New Jersey senator Cory Booker announced some novel requirements for U.S. attorney general yesterday. Booker was testifying against fellow Senator Jeff Sessions’s nomination for the attorney-general position, breaking an informal Senate tradition against such formal testimony.
As attorney general, Booker said, Sessions would be “expected to defend the rights of immigrants and affirm their human dignity.”
Who knew that an attorney general is in the business of “affirming the human dignity” of immigrants? One might have thought that impartially enforcing U.S. laws and ensuring justice for Americans was responsibility enough.
But let’s say that “affirming the human dignity” of immigrants was, in fact, a usual duty of the U.S. attorney general. The most powerful way to “affirm” someone’s “human dignity” is to accord him moral agency — to assume that he is capable of intentional action and to hold him responsible for that action. If we grant immigrants moral agency, we assume that they are capable of abiding by the law, and that they are legally responsible when they do not. Millions of immigrants have in fact lawfully settled in America. Having obeyed our immigration laws, legal immigrants acquire certain rights that an attorney general could properly be expected to “defend,” in Booker’s words.
Nothing in Sessions’s record suggests that he would not defend the duly acquired rights of legal immigrants. Booker, of course, has a completely different take on what it means to “affirm the human dignity” of immigrants. Booker is concerned with illegal immigrants, and his notion of “affirming their human dignity” consists of exempting them from the legal consequences of their actions. The U.S. Congress has enacted deportation as the remedy for illegal entry or visa overstay. Though the illegal-alien lobby has conducted a breathtakingly successful campaign to delegitimate deportation, including for convicted criminals, Sessions has been fearless in defending deportation as a morally just and legally authorized response to illegal presence. If the American people or Congress agrees with the illegal-alien lobby that deportation is morally abhorrent, the immigration laws should be changed. But as long as they remain in effect, the attorney general should be expected to enforce them. Doing so respects the moral agency both of immigrants who came here legally and of those who did not.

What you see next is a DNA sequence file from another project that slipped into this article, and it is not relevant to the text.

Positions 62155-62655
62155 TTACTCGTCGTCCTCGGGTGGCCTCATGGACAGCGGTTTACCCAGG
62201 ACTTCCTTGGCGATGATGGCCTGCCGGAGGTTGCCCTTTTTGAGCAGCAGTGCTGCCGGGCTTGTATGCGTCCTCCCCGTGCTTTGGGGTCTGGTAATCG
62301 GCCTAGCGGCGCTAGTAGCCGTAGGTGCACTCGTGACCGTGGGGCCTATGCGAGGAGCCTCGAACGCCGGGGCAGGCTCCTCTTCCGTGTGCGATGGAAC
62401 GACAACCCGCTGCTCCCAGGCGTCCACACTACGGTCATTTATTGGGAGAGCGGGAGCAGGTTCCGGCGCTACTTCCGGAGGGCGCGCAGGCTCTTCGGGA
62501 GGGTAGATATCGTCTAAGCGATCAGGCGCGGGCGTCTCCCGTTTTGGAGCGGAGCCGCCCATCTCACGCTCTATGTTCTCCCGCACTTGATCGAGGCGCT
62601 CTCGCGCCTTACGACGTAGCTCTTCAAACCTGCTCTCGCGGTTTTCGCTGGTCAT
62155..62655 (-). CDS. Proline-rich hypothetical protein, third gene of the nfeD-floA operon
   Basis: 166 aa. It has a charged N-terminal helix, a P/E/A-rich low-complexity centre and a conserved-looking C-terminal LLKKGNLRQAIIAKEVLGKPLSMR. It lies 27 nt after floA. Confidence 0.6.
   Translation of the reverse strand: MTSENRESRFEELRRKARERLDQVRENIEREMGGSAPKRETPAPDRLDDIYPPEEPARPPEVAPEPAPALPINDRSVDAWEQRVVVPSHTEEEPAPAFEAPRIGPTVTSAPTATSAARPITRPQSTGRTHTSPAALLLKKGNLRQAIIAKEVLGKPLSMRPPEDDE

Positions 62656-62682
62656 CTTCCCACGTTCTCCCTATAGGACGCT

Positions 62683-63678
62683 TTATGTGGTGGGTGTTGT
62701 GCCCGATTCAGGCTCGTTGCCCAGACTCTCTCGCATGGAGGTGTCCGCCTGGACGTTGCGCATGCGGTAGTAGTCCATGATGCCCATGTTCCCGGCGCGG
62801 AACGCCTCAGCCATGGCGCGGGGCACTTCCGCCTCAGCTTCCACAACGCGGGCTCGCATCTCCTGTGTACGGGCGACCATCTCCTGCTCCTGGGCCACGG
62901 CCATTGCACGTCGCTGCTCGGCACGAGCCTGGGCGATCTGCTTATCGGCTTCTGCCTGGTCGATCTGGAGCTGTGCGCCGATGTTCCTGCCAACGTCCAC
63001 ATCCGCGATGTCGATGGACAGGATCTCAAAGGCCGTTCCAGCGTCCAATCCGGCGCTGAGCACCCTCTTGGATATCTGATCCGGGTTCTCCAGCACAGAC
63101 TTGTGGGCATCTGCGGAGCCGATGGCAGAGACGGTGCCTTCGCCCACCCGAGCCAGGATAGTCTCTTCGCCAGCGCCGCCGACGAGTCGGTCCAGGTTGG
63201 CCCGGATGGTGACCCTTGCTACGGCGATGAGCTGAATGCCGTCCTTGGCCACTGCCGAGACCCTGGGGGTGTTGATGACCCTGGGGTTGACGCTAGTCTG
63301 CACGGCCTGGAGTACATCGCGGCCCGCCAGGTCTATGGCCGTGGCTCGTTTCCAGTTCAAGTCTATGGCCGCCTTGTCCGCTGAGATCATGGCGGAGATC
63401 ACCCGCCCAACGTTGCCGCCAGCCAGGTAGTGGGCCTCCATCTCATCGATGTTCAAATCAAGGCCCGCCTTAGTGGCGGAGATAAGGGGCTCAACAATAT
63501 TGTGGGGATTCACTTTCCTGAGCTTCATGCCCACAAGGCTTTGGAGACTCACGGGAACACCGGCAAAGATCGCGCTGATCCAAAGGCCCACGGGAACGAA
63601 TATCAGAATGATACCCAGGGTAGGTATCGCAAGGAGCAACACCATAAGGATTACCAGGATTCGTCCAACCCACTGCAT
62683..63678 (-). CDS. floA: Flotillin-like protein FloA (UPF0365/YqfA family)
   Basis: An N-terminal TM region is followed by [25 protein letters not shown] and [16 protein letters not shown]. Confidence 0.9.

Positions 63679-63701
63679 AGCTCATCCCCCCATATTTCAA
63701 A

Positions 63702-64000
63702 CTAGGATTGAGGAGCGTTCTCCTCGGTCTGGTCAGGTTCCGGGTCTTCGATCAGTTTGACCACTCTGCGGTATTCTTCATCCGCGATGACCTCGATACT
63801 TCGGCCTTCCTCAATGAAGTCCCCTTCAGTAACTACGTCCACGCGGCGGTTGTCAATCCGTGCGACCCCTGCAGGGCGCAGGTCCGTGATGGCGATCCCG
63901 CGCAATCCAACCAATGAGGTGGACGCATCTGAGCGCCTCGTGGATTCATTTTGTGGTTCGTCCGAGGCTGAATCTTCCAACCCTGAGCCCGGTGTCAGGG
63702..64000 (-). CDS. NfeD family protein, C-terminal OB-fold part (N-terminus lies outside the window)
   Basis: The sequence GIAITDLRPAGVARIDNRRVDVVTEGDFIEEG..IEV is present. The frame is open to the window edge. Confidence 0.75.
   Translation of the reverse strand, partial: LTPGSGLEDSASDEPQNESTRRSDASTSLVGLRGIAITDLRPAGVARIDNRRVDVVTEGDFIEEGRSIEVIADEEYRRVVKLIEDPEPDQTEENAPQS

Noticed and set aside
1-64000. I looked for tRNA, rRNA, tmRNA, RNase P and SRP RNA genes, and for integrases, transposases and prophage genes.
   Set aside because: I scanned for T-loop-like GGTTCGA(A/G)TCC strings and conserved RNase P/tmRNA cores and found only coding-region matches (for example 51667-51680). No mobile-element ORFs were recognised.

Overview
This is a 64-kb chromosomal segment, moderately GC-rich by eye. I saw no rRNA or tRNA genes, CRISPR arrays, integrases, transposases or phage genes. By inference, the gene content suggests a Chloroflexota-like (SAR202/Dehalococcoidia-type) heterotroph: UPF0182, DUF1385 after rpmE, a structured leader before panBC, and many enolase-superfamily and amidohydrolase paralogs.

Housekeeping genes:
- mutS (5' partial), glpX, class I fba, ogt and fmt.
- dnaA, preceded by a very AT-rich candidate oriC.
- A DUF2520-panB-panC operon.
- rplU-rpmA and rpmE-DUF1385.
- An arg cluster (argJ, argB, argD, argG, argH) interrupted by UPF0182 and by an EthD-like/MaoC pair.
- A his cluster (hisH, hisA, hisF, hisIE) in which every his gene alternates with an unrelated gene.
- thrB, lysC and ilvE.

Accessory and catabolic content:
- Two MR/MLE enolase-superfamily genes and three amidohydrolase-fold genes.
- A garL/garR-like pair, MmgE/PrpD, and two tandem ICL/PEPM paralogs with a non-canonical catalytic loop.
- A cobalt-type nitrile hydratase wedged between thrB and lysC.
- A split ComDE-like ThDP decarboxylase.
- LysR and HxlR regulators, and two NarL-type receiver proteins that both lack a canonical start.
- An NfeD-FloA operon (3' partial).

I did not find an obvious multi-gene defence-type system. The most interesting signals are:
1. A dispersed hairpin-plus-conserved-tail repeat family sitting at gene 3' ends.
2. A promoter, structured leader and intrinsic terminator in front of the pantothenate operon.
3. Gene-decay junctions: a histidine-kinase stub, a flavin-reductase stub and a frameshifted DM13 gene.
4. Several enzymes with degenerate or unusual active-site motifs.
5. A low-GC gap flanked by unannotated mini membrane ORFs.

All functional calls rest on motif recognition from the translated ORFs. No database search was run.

Booker ended his testimony against Sessions with another unfamiliar job spec for attorney general: a “more courageous empathy than Senator Sessions’ record demonstrates.” Booker’s invocation of “empathy” as a job qualification for attorney general is only slightly less inappropriate than President Barack Obama’s declaration that empathy was “an essential ingredient” of “just” Supreme Court decisions. (Obama announced his new jurisprudential ingredient in nominating U.S. Judge Sonia Sotomayor to the High Court in 2009.) An attorney general, no less than a judge, is obligated to be impartial and unswayed by personal attributes or considerations. Add “courageous” to the alleged “empathy” requirement, and you might as well just come right out and say: “Fighting white privilege and the intersectionality of race, class, and gender is the duty of America’s chief law-enforcement officer.”
But here again, let’s assume for the sake of argument that “courageous empathy” were a requirement for AG. Sessions has been the only senator willing to consistently publicize the human costs of illegal immigration for U.S. workers. He has spoken forcefully against the injustice of forcing millions of low-skilled Americans to compete with illegal aliens for jobs. Mass low-skilled immigration drives down wages for Americans, when it does not push them out of the labor market entirely. Speaking only English, rather than Spanish, becomes a liability when a workplace becomes dominated by immigrants; a monolingual American worker will not fit in and will be excluded from an employer’s consideration.
For someone who pretends to care about the “poor . . . and people of color,” Booker is blindly indifferent to the consequences of illegal immigration. Sessions, however, can be expected to enforce our immigration laws as Congress intended, and in so doing, to restore fairness to the American workplace. That such an action may arise out of “empathy” is legally irrelevant; the most important consideration is that it is just.